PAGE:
Christian fundamentalism will be “unmasked and exposed as a fraudulent form of faith” in churches during the next 50 years, predicts Mercer University President Kirby Godsey.

Writing in an online e-magazine published by Mercer’s Center for Baptist Studies, Godsey also forecasted that churches of the future will be less tied to denominations, led more by women and laity than by men and clergy and more open to dialogue with other faiths.

He also said the church’s “recentering” will witness “the eclipse of entertainment religion,” which he views as the “trivialization of belief.”

“Fundamentalism in all of its expressions worldwide is barbaric and uncivilized, replacing creativity with control and manipulation. It churns out passions that breed religious hatred and bigotry and the twisted wreckage of misplaced devotion,” Godsey contended in his article, published in “The Baptist Studies Bulletin.”

The article was condensed from a paper on “Recentering the Church and its Ministry,” which Godsey delivered in September at a preaching consultation in St. Simon’s Island, Ga., containing even stronger words.

“There is not a dime’s worth of difference in Christian, Baptist, Jewish or Islamic fundamentalism,” he said in the lecture manuscript. “They are all dangerous, evil forms of religious commitment. People who maim and kill and destroy and put other people down in the name of God are children of evil, and the appeal to God’s name does not bring sanctity to their work. Holy meanness is still meanness!”

While terrorism spawned by religious fundamentalism is today’s greatest threat, Godsey said “we should not deceive ourselves into believing that terrorism is the sole possession of Islam.”

Christian fundamentalism has “corroded the Baptist message” and “undermined the Baptist witness,” he continued. “It has set Baptists as a denomination adrift in the sea of insignificance, and fundamentalism will ultimately be exposed as a fraudulent force of faith. In the end it will fail because it is evil.”

Godsey has sparred with fundamentalists before. Some sought to have him punished for his 1996 book “When We Talk About God, Let’s Be Honest,” which they labeled as heresy. Mercer’s trustees and faculty backed the president, however.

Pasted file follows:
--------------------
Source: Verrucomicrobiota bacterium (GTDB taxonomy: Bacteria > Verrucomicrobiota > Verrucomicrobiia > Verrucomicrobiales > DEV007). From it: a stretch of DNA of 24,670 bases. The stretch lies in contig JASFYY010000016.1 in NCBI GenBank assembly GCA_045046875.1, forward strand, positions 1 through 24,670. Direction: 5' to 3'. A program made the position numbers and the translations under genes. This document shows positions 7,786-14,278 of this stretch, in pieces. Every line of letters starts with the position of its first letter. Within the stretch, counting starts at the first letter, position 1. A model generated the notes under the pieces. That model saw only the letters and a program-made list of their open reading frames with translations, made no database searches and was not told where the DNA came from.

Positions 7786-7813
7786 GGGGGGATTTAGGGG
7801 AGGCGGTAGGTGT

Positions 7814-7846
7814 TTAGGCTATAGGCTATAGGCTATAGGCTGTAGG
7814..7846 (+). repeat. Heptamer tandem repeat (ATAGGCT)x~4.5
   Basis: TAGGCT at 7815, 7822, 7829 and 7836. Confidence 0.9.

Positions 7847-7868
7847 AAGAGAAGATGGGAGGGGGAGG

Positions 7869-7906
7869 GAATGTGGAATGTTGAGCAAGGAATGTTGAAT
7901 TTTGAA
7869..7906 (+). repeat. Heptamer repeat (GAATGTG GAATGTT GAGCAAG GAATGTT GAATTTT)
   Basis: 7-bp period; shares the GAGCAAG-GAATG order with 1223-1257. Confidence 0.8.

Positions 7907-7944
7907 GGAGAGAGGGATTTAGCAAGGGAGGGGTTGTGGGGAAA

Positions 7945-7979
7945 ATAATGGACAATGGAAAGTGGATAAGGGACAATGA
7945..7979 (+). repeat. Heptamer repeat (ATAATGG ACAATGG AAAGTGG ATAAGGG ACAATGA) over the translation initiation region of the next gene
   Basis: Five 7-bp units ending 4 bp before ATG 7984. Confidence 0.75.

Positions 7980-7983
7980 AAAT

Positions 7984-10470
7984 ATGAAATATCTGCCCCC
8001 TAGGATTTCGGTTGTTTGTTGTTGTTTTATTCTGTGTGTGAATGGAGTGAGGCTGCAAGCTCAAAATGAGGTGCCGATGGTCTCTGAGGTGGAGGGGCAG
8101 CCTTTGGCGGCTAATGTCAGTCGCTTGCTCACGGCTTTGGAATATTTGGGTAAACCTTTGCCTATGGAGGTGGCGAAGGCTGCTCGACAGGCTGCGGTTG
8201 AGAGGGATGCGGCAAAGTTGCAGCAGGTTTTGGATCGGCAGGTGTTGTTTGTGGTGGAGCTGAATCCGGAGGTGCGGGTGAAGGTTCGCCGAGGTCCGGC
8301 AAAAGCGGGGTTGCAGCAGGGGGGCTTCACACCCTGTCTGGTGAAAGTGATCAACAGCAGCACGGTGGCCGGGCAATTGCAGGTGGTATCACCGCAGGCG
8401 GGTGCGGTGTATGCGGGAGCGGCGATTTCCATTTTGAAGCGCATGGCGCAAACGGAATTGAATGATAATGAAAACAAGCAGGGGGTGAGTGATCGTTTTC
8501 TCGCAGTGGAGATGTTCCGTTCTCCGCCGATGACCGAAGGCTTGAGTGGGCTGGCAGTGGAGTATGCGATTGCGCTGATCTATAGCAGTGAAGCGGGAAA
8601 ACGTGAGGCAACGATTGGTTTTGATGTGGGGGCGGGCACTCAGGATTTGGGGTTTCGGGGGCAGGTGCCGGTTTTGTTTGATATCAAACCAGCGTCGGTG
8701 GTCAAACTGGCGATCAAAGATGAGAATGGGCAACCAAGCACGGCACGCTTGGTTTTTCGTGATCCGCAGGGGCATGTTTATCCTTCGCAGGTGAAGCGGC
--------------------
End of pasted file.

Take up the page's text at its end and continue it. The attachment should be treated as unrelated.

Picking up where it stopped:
Other trends Godsey expects in the coming decades include “increasingly less interest in denominations and more compelling interest in church engagement.” People don’t flock to churches because of the power and promise of a denomination’s financial program, but to find meaning and refuge, he said.

“Mark it down. Don’t ever forget it,” he continued. “The church of the 21st century will be led more by women, less by men. The 21st century will be the century of the woman.”

“Women are clearly the stronger breed,” he said. “It has been said that whatever women do, they have to do it twice as well as men to be thought half as good.” But it also turns out, he added, that women are smarter and better educated.

“Let me be a little more precise. The bell curve for intelligence is tighter for women than for men, which means that there are more geniuses in the world that are men. But, there are a lot more stupid people who are men.”

Godsey said he expects churches to “become less exclusive and more relational,” as Christians become more open to conversation with other world religions.

“In the next 50 years, we must learn to meet at the boundaries of our respective faiths. That’s our current challenge. We must be prepared to confess the light by which we live and listen–really listen–to one another and search for our common ground. We must acknowledge that a Jew may have a word from God for us to hear. We must acknowledge that a Muslim may have a word from God for us to hear. Being a faithful Christian is not about the defeat of another person’s faith. It is about affirming our faith clearly and openly and leaving every person free to say yes or no.”

Godsey contends the future of the church “lies with laity, not with the priests. Preachers are not, and never have been, the hope of the world.”

He also sees churches moving beyond “entertainment religion.”

“I realize that many …  feel like [they] have to respond to what the culture requires,” he said. “I simply urge caution. Saturday Night Life Christianity mostly represents, I believe, the trivialization of belief.”

Bob Allen is managing editor of

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